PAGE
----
The Norbertine brothers of St. Michael's Abbey in Calif. have shared the beauty of Gregorian chant by releasing a new album on Nov. 6.
“Beauty is supposed to elevate the faithful, to edify them, so that they can give ever more pleasing worship to the Father,” Father Ambrose Criste, novice master at the abbey, told CNA Nov. 1.
The 13 tracks of “Gregorian Chant: Together on the Way,” includes liturgical texts, hymns, and a litany. The songs were recorded in the St. Michael Abbey chapel, located in Silverado.
Father Chrysostom Baer, the abbey's cantor, said he chose the selected pieces as “the most Catholic things I could get my hands on.”
The selections were originally sung by the Norbertine canons to introduce and complement three performances by the Pacific Symphony Orchestra in Costa Mesa, Calif.
“We were going to give them some Catholic prayers,” said Fr. Baer, “and hopefully through the beauty of the moment, they would join their hearts to ours.”
The selections sang by the Norbertines at the concert hall in February of last year were then recorded so as to bring the music to a wider audience.
“It's a really excellent vehicle for evangelization,” said Fr. Baer. “I ran into someone just two weeks ago who recognized our habits from one of those concerts, who had more questions and wanted to come visit.”
Fr. Criste noted that their music is so beautiful because chant plays a major role in the Norbertine life. “It's something we do throughout the day, every day,” he said.
The abbey's public mass is chanted four days a week, and every day the Liturgy of the Hours is chanted. The seminarians of the order have choir practice five days a week, “which consists almost entirely of Gregorian chant.”
Fr. Criste said that chant is not just for religious communities. In the parish, “ideally, I would think it should play a daily role,” he reported.
“The (Second) Vatican Council was clear that pride of place goes to Gregorian chant, and that's just following in the tradition of the 20th century, all the way back to Pope St. Pius X.”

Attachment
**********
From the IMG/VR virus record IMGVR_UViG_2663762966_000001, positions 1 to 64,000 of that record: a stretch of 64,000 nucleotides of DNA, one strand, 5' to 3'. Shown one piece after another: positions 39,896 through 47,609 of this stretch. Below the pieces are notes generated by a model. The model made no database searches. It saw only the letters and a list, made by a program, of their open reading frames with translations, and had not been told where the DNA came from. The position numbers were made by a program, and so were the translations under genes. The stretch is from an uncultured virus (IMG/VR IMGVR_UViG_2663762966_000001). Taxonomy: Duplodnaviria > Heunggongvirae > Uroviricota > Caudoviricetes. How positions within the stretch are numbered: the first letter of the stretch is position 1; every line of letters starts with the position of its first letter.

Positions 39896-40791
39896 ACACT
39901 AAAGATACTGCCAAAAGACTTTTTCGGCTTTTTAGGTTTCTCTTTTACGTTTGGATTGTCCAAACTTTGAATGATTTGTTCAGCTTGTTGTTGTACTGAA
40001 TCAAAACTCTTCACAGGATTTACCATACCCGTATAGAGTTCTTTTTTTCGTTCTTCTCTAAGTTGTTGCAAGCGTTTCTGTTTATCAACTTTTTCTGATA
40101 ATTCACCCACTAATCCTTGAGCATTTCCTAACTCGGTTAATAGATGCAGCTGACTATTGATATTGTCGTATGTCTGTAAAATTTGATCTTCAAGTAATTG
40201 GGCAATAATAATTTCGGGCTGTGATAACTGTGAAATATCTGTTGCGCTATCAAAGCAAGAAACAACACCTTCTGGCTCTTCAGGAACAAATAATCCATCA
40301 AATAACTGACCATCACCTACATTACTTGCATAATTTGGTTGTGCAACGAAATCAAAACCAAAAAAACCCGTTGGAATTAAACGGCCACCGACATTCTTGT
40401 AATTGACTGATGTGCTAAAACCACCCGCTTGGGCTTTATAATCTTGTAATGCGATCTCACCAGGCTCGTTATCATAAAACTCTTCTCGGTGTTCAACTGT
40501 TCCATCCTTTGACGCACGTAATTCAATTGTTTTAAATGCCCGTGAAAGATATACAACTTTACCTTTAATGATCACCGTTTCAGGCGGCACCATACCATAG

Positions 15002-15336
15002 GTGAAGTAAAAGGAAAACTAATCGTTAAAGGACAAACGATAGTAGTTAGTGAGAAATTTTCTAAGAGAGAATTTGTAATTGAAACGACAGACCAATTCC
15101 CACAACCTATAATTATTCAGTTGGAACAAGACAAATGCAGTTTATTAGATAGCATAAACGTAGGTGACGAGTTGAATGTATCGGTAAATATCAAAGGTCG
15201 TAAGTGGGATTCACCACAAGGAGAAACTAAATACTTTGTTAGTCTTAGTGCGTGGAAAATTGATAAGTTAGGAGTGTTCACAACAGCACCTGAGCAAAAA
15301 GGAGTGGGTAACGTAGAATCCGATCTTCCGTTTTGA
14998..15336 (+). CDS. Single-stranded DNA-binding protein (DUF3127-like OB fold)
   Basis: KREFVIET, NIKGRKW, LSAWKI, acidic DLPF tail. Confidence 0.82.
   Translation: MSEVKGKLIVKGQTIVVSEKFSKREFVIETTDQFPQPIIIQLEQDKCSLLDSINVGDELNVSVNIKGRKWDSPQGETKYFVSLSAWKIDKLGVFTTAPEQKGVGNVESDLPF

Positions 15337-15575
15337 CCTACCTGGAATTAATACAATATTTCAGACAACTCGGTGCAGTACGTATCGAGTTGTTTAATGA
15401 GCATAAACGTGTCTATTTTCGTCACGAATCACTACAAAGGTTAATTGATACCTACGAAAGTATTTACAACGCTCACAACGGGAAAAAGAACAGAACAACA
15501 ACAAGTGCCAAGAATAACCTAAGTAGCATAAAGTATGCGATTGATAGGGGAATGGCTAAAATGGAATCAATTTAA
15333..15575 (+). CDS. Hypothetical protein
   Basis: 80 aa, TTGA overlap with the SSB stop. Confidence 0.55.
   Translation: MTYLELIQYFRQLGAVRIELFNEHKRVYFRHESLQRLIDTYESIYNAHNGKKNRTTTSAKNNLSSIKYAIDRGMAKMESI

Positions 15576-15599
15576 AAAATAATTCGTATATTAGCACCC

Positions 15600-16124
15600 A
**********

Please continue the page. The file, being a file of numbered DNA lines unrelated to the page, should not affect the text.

While acknowledging that not all parishes can have as wide or difficult a repertoire as can abbeys, he said, “everybody could sing some chant.”
Fr. Baer said the community hopes that its dignified, traditional liturgy “gives people an experience of what we know the Council was asking for in the public celebration of the liturgy.”
St. Michael's Abbey was founded by a group of refugees from a Norbertine abbey in Hungary in the 1950s which was threatened by Soviet control. The community currently numbers 76, including both priests and seminarians.
“God has blessed us immensely with constant vocations,” Fr. Criste said. “Every year we get a handful of young men who want to join our way of life, and given today's culture where they can do anything else that would be more 'exciting', that really says something about the grace of God.”
Norbertines are an order of canons regular also known as Premonstratensians. Though they are based in an abbey, they have pastoral ministry as well.
The primary apostolate of St. Michael's Abbey is its prep school for boys, though it also teaches and ministers at schools and parishes in the Orange and Los Angeles dioceses. Nearly all the public celebrations of Mass in the extraordinary form are celebrated by canons of St. Michael's Abbey.
“Together on the Way” will be St. Michael's fourth CD release. All are part of an effort to get the word out about the community, as they aim to build a new monastery and school to accommodate their vocations boom.
The album can be ordered here.